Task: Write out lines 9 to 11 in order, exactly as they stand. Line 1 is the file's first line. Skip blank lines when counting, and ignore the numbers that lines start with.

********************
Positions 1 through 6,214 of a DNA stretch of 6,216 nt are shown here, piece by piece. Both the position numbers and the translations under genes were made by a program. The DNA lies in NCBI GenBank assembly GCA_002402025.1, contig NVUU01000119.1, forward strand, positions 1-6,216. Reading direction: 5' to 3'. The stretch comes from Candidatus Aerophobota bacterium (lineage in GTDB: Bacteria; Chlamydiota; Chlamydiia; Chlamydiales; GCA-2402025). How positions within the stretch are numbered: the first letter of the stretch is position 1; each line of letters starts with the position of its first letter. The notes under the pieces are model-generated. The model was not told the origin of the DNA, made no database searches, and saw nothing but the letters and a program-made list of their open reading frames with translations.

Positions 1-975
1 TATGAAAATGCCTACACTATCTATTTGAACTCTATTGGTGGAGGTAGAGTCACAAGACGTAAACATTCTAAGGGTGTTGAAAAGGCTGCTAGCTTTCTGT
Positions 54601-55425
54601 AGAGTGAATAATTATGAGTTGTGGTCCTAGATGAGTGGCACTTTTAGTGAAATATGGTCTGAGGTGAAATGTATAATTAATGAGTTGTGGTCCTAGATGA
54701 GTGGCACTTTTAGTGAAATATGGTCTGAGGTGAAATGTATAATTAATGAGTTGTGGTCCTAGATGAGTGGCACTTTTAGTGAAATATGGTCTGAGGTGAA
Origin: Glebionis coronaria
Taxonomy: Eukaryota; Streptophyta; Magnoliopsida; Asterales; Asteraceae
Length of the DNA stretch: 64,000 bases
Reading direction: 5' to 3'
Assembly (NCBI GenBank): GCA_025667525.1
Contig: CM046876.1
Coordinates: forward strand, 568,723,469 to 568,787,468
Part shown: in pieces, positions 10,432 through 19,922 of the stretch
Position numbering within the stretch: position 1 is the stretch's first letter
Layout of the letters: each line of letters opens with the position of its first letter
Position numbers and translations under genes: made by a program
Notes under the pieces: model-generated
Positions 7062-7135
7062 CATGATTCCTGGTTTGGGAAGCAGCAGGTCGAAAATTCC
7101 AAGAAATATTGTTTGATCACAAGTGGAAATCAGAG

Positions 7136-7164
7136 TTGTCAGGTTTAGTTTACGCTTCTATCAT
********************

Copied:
Length of the DNA stretch: 64,000 bases
Reading direction: 5' to 3'
Assembly (NCBI GenBank): GCA_025667525.1